The Financial Services Compensation Scheme (FSCS) is the UK’s compensation fund of last resort for customers of authorised financial services firms.
This means the FSCS might pay compensation if a financial services firm (such as an insurance company) is unable, or likely to be unable, to pay claims against it.
The FSCS is an independent body. If something goes wrong, the FSCS operates different levels of compensation according to the type of investment involved. They protect:
- insurance policies (this includes any annuity you might have bought with a pot of money from a pension scheme)
- insurance broking (for business on or after 14 January 2005)
- investment business
- mortgage advice and arranging (for business on or after 31 October 2004).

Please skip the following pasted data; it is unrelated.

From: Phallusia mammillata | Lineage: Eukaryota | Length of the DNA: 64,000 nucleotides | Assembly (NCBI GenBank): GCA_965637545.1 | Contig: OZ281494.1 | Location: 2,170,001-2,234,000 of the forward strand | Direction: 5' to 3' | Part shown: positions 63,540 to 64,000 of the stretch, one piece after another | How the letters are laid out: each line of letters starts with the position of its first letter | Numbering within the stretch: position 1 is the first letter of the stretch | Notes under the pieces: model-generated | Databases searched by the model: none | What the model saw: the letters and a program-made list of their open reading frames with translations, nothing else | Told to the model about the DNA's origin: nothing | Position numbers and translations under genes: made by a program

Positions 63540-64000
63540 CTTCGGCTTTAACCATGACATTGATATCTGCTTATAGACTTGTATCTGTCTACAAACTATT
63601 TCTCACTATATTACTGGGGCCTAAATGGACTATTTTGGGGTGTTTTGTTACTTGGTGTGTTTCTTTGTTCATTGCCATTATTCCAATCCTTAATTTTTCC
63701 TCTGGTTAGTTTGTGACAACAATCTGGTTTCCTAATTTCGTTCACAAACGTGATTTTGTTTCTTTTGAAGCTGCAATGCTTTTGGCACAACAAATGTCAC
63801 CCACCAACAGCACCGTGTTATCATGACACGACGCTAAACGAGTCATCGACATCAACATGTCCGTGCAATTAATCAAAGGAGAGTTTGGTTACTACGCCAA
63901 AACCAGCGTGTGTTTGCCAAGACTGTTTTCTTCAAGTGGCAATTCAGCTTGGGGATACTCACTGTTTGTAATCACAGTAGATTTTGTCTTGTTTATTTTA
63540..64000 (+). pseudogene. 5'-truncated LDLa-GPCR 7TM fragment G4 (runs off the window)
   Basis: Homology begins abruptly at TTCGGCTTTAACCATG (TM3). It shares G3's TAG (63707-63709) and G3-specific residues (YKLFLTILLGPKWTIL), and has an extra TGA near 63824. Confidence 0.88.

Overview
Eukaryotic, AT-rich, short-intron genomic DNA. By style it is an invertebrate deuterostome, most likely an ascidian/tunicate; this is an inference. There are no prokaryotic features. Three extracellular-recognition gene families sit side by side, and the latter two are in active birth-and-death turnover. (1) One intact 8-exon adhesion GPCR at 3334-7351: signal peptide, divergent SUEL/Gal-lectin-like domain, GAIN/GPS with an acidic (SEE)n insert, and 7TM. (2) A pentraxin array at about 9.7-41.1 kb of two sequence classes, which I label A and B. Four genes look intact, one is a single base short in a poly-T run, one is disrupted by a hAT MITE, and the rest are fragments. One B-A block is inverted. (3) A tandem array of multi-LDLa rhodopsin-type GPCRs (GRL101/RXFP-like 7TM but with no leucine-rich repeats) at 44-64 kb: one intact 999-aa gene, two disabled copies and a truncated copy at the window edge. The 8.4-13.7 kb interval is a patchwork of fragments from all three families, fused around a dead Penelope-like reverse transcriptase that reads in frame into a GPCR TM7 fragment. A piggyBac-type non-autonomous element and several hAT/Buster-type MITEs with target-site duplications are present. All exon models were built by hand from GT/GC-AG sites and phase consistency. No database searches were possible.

The FSCS might compensate you if:
- you were a customer of a company or individual authorised by the FCA
- the company or individual has gone out of business; and you’ve lost money as a result.
There are limits to the amount the FSCS will pay.
It doesn't charge consumers for using their service.
The FSCS don’t cover workplace pensions that are trust-based schemes. If you’re contributing to, or have contributed to, a workplace pension scheme (which is not a salary-related scheme) and are concerned about the security of your pension pot, contact the employer or the trustees.